It was an impressive performance for Jordan, and one that seems to speak to the Pruitt physical on both sides of the football mentality. That’s a bright spot, a major one for this Volunteers offense. This team is going to have to run the ball if the OL can’t give Jarrett Guarantano more time to throw. Jordan showed some burst, and although we saw both positives and negatives from Michigan State transfer Madre London, this was Tim’s night, and #9 may already be a household name for Vols fans going forward.
THE OFFENSIVE LINE’S ASCENT MAYYYY HAVE BEEN EXAGGERATED.
Even with Trey Smith back, and although he left the field with a right ankle issue early, he would return, this OL is a work in progress at best. It has been a constant problem for Tennessee for the past handful of years, and West Virginia blew the Vols off the ball in that first half. Kenny Bigelow annihilated Bama transfer Brandon Kennedy on the first offensive snap of the game and nearly forced a turnover. It was as close to a disaster as could have occurred to open the football game.
Incidentally, Bigelow might just be a monster in general, even though UT made him look like Ed Oliver in the first half at Bank of America Stadium.
The line did settle down a bit, started giving Guarantano more room to work with, and he didn’t always have to deal with a three steps and throw mentality, but overall, WVU’s defense isn’t going to be up to par with what Tennessee will face during the brunt of its schedule, so this performance was still concerning. West Virginia only surrendered 301 total yards on the day in the victory, which is something that should lead to more than a few anxious thoughts in the run-up to Florida after the ETSU and UTEP games.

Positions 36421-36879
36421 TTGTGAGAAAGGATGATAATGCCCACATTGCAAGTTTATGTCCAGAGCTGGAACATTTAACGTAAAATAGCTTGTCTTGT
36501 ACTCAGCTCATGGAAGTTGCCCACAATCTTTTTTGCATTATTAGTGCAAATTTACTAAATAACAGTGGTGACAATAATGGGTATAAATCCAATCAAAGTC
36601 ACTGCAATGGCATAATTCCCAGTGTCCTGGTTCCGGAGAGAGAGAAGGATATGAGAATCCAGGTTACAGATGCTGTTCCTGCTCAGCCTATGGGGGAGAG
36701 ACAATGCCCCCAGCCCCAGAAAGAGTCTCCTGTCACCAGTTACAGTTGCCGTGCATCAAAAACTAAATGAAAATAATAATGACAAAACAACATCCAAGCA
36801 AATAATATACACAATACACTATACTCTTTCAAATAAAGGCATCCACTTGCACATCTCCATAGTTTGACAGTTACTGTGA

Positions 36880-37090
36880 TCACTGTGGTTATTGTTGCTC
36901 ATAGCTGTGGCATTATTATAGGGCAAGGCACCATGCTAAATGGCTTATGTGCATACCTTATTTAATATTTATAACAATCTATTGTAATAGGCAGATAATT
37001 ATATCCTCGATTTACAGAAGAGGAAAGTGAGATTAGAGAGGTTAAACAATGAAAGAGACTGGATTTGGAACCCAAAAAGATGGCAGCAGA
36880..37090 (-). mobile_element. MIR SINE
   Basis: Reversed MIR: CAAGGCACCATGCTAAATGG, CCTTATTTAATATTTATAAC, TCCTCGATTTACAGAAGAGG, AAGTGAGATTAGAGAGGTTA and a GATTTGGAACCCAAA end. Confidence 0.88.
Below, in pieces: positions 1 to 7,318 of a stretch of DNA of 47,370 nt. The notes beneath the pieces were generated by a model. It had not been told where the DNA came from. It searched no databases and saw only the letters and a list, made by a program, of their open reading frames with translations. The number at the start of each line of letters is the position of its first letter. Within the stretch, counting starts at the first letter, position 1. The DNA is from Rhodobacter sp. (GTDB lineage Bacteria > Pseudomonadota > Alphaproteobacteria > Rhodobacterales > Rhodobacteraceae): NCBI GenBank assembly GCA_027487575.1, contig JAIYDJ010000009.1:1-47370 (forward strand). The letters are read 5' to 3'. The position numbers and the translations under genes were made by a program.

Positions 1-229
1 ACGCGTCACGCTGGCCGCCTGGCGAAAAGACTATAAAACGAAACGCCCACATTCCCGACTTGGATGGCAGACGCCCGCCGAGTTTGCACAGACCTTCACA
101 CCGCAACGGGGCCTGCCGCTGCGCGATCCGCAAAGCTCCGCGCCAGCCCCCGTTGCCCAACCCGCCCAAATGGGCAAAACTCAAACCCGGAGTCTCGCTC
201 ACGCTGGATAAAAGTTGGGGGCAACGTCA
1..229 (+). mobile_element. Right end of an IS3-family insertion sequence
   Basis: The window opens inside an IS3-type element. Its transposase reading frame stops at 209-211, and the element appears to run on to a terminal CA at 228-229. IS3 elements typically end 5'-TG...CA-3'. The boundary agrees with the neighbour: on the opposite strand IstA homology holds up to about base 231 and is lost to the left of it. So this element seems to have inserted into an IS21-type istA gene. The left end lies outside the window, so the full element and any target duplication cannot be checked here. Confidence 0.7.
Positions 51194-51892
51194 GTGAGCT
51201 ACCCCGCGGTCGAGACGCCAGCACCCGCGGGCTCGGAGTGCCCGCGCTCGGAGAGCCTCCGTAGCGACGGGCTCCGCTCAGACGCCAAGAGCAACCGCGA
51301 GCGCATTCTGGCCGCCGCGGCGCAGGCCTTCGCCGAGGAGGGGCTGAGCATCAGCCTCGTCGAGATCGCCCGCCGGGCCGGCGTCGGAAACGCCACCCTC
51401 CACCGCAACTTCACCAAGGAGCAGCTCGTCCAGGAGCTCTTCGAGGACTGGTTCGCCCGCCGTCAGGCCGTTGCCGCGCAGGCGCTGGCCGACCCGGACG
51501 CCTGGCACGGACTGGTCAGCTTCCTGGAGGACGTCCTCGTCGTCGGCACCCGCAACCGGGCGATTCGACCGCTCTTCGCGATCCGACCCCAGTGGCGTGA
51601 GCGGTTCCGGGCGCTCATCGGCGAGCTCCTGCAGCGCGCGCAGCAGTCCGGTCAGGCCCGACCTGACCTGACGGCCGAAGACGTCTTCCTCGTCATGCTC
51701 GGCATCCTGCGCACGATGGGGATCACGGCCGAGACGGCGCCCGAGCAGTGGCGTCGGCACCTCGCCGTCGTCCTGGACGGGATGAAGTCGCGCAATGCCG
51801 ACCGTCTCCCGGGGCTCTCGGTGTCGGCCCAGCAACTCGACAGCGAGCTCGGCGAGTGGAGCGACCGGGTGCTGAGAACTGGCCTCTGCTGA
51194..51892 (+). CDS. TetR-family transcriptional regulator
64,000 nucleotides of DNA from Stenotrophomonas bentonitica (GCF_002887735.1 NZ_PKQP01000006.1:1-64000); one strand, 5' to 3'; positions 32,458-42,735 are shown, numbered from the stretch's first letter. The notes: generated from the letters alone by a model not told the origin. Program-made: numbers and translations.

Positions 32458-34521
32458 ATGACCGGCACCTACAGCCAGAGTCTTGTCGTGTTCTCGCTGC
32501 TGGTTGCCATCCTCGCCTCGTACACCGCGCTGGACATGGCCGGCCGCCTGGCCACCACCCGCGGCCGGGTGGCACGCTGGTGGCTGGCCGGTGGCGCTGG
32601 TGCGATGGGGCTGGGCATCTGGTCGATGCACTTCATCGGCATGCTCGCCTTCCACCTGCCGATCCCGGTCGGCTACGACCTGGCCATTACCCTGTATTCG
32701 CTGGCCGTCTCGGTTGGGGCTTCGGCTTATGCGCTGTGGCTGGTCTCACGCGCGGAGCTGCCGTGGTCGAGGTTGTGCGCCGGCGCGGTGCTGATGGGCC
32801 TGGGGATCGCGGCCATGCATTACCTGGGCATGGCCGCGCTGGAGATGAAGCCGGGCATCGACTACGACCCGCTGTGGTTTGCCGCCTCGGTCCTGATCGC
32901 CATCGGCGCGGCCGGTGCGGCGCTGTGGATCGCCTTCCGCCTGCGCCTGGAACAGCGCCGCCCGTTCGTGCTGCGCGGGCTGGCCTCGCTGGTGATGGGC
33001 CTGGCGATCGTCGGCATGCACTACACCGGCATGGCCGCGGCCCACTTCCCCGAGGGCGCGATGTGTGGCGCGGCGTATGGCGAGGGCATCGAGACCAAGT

Just six incompletions for Jarrett Guarantano today, but just 172 yards passing, with a 6.9 yards per pass average, which was nearly 50% less than Will Grier. That may speak to another thought coming from this game…
GUARANTANO CAN THROW, BUT TENNESSEE DIDN’T GO DEEP.
This was a weekly problem in the Butch Jones era, where the offense seemed almost painfully conservative and designed not to lose, rather than to win. When he had a clean pocket, Guarantano was very good in Charlotte, and he has some athletes and some solid pass catchers to go to, including the newest weapon at TE, Dominick Wood-Anderson, who is going to be a stud. Mark that down. He caught the Pruitt era’s first touchdown as well in the second quarter.
West Virginia’s secondary was atrocious in 2017, and notoriously isn’t a strong suit, but they weren’t challenged virtually at all in this game. Instead, it was short hitch routes and underneath stuff, sometimes because of pressure, but often because Jarrett wasn’t even looking downfield. You have to give your skill players the football and trust them to make plays for you. Marquez Callaway, Jauan Jennings, and Josh Palmer all were heard from, but not enough, and certainly not deep.
Guarantano again averaged just 6.9 yards per throw, which must improve. That said, 19-25 and generally under control all day, accurate more often than not, and showed why he got the start. He looked the part today, but the offense needs to give him the ability to throw his team into a win rather than keep them from a blowout loss.
ROOKIE SECONDARY MUST EXPECT TO BE TESTED.